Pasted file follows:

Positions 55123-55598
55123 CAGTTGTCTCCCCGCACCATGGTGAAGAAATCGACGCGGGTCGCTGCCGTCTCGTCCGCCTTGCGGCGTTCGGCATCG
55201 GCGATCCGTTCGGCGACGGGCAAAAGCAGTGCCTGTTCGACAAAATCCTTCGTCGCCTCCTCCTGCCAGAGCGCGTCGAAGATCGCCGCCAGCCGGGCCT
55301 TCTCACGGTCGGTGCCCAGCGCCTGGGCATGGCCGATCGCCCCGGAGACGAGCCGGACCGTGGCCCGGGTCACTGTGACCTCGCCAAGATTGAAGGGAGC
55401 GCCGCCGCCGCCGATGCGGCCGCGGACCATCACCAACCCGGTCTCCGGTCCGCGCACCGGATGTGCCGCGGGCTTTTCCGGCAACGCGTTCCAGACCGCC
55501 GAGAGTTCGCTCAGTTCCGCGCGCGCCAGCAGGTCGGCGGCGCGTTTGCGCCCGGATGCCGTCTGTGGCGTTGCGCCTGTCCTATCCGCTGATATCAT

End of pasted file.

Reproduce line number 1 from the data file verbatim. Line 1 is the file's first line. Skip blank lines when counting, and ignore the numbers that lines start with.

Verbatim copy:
Positions 55123-55598